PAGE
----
The Wall Street Journal, July 23, 2011
Report Finds Vast Waste in U.S. War Contracts
Panel Says Billion Was Misspent In Iraq, Afghanistan in 10-Year Period
By Nathan Hodge
The U.S. has wasted or misspent $34 billion contracting for services in Iraq and Afghanistan, according to a draft report by a bipartisan congressional panel, the most comprehensive effort so far to tally the overall cost of a decade of battlefield contracting in America's two big wars.
The three-year investigation comes from the Commission on Wartime Contracting in Iraq and Afghanistan, which was established by Congress in 2008.
Its final report, expected to be sent to Capitol Hill in the next few weeks, lays out in detail the failure of federal agencies to properly manage and oversee grants and contracts set to exceed a total of $206 billion by the end of the fiscal year on Sept. 30.
The draft report, which was viewed by The Wall Street Journal, identifies myriad instances of projects that were poorly conceived. They include a $300 million U.S. Agency for International Development agricultural development project with a "burn rate" of $1 million a day that paid Afghan farmers to work in their own fields.
It flags diversion of funds to insurgents, such as a subcontractor on a community-development project in eastern Afghanistan paying 20% of their contract to insurgents for "protection." And it touches on cases where the host government was unable to sustain a U.S.-funded project, like a costly water treatment plant in Nasiriya, Iraq, that produced murky water and lacked steady electric power and the construction of an Afghan military academy that would cost $40 million to operate and maintain, far beyond what the Afghan government budget could afford.
Around 75% of the total contract dollars spent to support operations in Iraq and Afghanistan has gone to just 23 major contractors, but the federal work force assigned to oversee those contracts hasn't grown in parallel with the massive growth in wartime expenditures.
The report warns that the eventual withdrawal of U.S. troops and assistance poses the risk of "massive new wastes of money," because both the governments of Iraq and Afghanistan may be poorly prepared to manage projects begun with U.S. taxpayer funds.
Clark Irwin, a spokesman for the panel, declined to comment on the report's total preliminary estimate of wasteful spending, saying the commission was "working on a finalizing an estimate of the range."
Mr. Irwin said the commission had publicly discussed a "conservative estimate" that 10%—or around $20 billion—of the total was likely wasted. That doesn't include losses from unsustainable projects that may be abandoned in the future, or fall victim to fraud. Potential losses, he said, "may be significantly higher" than $20 billion.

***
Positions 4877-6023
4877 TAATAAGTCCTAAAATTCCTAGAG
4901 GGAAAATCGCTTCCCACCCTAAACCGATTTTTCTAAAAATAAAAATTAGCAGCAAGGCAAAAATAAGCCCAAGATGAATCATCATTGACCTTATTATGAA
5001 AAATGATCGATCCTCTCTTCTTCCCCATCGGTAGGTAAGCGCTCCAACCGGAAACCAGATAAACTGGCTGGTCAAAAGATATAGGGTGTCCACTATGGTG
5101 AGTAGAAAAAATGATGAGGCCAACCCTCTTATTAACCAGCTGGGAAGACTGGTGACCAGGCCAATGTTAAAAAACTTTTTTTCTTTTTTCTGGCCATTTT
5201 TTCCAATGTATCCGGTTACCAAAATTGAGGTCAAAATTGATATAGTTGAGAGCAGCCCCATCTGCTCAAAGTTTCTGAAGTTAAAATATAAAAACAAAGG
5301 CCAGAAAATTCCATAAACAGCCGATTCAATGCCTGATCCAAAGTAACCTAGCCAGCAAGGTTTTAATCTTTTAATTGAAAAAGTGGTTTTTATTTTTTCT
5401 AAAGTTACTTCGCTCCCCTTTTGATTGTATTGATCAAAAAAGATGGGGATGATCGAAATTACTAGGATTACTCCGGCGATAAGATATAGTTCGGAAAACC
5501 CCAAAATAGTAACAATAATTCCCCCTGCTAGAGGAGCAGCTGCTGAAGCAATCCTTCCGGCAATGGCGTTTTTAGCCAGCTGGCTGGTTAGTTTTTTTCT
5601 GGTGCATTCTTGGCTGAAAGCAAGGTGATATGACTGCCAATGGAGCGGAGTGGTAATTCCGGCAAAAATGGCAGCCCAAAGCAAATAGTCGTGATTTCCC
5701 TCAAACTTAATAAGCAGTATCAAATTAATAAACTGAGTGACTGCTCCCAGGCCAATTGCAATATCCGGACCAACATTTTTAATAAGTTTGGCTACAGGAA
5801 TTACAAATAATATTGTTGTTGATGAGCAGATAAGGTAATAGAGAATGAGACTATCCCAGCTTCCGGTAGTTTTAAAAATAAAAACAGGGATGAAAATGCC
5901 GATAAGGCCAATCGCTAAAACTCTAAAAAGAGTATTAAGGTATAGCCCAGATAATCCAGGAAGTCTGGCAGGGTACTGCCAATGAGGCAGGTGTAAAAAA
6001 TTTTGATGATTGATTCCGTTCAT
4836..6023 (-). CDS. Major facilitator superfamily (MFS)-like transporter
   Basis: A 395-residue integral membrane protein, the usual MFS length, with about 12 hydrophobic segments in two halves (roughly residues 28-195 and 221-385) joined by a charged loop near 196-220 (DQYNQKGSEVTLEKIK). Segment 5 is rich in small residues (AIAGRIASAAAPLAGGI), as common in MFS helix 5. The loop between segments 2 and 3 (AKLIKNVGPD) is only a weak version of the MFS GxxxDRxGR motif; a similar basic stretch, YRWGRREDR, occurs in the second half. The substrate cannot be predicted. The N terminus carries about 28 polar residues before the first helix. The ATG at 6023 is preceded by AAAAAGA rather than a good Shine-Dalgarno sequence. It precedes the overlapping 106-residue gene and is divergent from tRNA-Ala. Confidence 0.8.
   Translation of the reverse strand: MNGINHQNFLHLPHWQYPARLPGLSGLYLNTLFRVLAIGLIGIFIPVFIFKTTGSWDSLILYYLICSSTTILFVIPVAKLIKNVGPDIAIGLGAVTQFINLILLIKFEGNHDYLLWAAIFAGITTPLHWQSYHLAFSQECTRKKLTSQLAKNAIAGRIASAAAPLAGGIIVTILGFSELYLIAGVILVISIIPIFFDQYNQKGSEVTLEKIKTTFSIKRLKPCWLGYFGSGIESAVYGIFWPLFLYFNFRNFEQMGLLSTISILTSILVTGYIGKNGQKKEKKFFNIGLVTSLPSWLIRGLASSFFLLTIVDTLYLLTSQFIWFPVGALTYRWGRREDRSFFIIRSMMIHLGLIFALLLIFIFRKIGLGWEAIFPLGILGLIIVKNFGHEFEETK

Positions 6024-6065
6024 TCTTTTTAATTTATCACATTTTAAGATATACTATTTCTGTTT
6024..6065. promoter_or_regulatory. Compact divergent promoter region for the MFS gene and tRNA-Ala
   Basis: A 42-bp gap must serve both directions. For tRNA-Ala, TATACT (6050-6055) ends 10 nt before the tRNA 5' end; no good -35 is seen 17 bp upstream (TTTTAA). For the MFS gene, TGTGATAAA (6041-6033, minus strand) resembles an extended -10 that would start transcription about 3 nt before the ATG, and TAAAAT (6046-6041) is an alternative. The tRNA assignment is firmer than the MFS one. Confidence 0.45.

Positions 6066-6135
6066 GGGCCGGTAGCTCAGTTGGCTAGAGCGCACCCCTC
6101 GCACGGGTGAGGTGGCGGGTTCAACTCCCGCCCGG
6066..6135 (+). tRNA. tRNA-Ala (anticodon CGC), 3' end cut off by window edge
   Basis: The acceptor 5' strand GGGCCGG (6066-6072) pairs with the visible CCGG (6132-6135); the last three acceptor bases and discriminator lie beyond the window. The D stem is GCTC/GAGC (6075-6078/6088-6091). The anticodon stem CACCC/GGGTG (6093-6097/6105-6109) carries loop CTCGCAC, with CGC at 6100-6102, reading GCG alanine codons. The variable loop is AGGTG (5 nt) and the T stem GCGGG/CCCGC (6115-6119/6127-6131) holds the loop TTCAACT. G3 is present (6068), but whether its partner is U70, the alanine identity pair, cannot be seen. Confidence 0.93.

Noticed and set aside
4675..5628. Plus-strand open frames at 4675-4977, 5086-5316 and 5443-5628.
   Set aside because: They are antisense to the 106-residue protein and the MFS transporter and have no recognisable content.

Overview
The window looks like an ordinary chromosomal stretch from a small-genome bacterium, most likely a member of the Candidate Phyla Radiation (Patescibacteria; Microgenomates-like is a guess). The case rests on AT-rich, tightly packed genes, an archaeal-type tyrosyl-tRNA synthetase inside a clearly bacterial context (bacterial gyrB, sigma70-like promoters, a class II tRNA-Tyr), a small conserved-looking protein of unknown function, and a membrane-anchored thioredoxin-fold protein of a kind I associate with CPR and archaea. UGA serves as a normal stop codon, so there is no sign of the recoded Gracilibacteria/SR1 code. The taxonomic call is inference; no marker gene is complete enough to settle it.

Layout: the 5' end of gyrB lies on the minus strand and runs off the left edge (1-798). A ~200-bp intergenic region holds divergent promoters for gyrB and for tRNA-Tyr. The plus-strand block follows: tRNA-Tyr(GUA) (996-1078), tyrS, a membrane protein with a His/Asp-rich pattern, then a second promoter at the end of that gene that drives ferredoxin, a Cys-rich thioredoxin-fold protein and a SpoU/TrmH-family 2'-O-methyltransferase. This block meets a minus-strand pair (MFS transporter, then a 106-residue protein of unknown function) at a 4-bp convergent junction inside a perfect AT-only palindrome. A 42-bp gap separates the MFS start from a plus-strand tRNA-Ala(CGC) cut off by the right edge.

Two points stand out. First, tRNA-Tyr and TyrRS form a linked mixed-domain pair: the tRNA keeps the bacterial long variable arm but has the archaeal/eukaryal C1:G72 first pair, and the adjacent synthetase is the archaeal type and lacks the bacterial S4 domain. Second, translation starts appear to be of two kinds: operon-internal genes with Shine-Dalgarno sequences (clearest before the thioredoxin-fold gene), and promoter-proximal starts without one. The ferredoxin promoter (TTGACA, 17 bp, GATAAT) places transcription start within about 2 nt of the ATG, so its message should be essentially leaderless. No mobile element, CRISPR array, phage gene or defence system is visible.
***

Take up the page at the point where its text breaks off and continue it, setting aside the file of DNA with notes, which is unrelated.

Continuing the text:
The U.S. government depends heavily on what it calls "contingency contracting" to support the war effort in Iraq and Afghanistan. Hired hands do everything from cleaning latrines and serving food on military bases to maintaining and operating sophisticated military equipment. The government has also spent heavily on contracted reconstruction projects, building roads, repairing schools and refurbishing power plants.
The report says the U.S. at one point employed more than 209,000 people in Iraq and Afghanistan. That figure outstrips the total number of U.S. troops currently serving in combat: 46,000 in Iraq and 99,000 in Afghanistan.
The Department of Defense, the U.S. agency that has spent the most on battlefield contracting, didn't respond to requests to comment.
Stuart Bowen, the special inspector general for Iraq reconstruction, said the figures discussed by the commission were in line with his agency's audits of Iraq reconstruction projects.
The 10% estimate of potential waste, he said, was supported by rigorous audits, but estimating losses from poorly sustained projects, he added, was "difficult to measure."
The U.S. government's controversial reliance of private security contractors has been another focus of the commission. The report says the inappropriate use of contract security has at times inadvertently undermined the aims of U.S. foreign policy.
Private security guards have been the most problematic aspect of wartime contracting. In Iraq, a 2007 shooting incident involving security contractor Blackwater (now called Xe Services LLC) sparked a political and diplomatic crisis. Senate investigators last year found evidence that the mostly Afghan force of private security guards the U.S. military depends on to protect convoys and bases in Afghanistan often had ties to criminals, insurgents and local warlords.
The draft report calls for a major overhaul of the way the U.S. employs contractors in wars and crises overseas.
"Delay and inactivity are not good options, for there will be a next contingency, whether the crisis takes the form of overseas hostilities or response to a declared national emergency like a mass-casualty terror attack or natural disaster," the draft says.
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